The United States is taking limited action against the persecution of Christians in Nigeria – but part of the problem is the Nigerian government.
The killing of Christians by Fulani tribesmen in northeast Nigeria is at such a high level that religious leaders there – as well as a former member of the British House of Commons – are appealing to the international community not to make the same mistake that was made with the genocide in Rwanda.
Jubilee Campaign USA agrees, saying that ethnic cleansing in Nigeria meets the standard for genocide – and goes beyond what for decades has been relegated to "farmer-herder clashes" by the Nigerian government.
"There's a great deal of concern because very little has been done by the Nigerian government about the Fulani militants who are taking these actions," says Ann Buwalda, who heads Jubilee Campaign. "In some ways, the Nigerian government is even rewarding the Fulani militants by providing land and other material goods to them."
A recent report by Buwalda's organization documents the increasing scale and severity of Fulani militant attacks against predominantly Christian farming communities in Nigeria – and chronicles at least 52 such attacks from January 1, 2019 to the middle of June. And according to data compiled by World Watch Monitor, over 4,000 Christians were killed, almost 3,000 were injured, and 30 churches and over 195,000 homes were damaged in Nigeria between 2014 and 2016.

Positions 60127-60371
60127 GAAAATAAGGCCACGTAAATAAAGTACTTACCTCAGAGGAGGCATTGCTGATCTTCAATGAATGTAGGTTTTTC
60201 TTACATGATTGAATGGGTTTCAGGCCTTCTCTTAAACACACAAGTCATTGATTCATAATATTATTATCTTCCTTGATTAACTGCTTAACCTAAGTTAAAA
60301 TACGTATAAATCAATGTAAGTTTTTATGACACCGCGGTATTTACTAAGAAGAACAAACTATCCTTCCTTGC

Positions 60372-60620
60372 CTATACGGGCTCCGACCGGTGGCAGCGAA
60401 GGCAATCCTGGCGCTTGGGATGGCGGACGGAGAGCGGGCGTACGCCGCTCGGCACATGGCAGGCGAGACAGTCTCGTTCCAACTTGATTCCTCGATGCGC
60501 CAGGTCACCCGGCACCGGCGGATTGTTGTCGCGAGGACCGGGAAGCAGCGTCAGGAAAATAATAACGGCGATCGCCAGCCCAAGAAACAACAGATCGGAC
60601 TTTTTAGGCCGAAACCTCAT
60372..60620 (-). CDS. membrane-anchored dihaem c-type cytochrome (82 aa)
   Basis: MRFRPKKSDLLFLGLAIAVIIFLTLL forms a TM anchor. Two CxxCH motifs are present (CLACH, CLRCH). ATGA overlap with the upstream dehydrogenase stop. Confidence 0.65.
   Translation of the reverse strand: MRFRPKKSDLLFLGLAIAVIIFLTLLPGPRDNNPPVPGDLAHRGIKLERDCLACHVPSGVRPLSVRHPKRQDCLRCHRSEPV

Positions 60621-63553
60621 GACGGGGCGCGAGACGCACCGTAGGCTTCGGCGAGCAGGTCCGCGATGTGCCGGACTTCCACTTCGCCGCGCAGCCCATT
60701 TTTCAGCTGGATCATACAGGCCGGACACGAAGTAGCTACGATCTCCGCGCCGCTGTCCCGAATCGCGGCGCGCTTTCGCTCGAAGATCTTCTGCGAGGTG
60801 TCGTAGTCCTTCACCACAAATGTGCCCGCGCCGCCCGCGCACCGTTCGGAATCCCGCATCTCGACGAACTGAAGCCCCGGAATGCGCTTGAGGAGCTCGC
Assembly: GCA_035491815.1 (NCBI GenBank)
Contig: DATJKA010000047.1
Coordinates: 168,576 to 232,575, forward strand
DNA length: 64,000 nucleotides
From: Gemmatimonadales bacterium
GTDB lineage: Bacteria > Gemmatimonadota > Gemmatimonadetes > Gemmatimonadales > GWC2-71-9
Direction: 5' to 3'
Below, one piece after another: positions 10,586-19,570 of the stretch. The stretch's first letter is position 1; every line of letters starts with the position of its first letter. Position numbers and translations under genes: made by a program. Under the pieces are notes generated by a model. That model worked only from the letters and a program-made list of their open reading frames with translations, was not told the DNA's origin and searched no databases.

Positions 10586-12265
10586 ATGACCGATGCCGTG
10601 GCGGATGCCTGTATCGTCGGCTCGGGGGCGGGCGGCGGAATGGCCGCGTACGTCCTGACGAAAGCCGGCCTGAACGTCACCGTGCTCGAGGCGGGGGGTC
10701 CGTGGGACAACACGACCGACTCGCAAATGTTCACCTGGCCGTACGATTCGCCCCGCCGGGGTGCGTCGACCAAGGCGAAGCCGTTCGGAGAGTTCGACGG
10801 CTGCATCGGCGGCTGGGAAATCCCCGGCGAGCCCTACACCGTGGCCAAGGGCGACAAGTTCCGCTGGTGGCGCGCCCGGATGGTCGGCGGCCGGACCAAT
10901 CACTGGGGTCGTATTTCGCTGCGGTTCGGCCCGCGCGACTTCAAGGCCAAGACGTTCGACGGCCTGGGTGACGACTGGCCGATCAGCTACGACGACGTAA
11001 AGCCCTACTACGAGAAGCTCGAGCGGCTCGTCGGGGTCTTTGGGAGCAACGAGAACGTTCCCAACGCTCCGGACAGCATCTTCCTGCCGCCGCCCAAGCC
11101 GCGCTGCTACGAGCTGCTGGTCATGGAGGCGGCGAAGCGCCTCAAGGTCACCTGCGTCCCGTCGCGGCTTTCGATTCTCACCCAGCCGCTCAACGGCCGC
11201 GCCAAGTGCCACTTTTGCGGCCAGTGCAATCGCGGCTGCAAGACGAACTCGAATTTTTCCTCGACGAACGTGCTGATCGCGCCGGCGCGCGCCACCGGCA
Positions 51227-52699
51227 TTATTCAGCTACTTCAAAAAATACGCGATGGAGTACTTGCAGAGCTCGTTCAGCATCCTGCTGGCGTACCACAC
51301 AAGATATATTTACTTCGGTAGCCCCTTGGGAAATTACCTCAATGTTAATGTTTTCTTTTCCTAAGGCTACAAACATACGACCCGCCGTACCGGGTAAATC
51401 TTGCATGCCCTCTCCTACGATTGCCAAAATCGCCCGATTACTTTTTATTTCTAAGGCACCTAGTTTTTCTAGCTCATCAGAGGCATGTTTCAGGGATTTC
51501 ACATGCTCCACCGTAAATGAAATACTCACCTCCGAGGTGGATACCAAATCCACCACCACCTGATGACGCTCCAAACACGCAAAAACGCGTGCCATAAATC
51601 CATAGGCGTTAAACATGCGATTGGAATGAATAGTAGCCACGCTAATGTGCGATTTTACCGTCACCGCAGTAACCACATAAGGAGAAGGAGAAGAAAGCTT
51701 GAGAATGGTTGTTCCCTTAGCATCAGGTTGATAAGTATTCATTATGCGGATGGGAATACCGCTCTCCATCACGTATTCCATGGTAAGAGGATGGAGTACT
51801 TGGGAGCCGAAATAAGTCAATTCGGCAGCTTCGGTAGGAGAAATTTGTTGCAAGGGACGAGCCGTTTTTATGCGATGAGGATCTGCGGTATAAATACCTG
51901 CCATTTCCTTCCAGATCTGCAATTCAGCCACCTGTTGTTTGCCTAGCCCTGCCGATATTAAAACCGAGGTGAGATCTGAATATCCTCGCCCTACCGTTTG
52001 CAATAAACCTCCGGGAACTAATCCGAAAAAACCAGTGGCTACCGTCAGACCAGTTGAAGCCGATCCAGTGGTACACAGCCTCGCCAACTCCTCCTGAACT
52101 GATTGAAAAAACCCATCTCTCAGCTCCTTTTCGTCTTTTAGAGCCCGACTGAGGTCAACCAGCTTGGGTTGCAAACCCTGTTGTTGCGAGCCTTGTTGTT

While the Nigerian government has done little to stop the massacres, Buwalda says the U.S. has laws in place to take action – for example, with restrictions on visas.
"The United States government has actually taken such action and … has imposed visa restrictions on a number of Nigerians, the most important of which – from our viewpoint – would be Governor Nasir Ahmad el-Rufai of Kaduna State," she shares.
The governor, Buwalda explains, has attempted to implement sharia, forcing it on Christians; and those who don't accept it, she says, could be forced out or killed.
Another reason why the national government has done relatively nothing is that the nation's president, Muhammadu Buhari, is Fulani – the terrorist group that may have killed more Christians than the Boko Haram.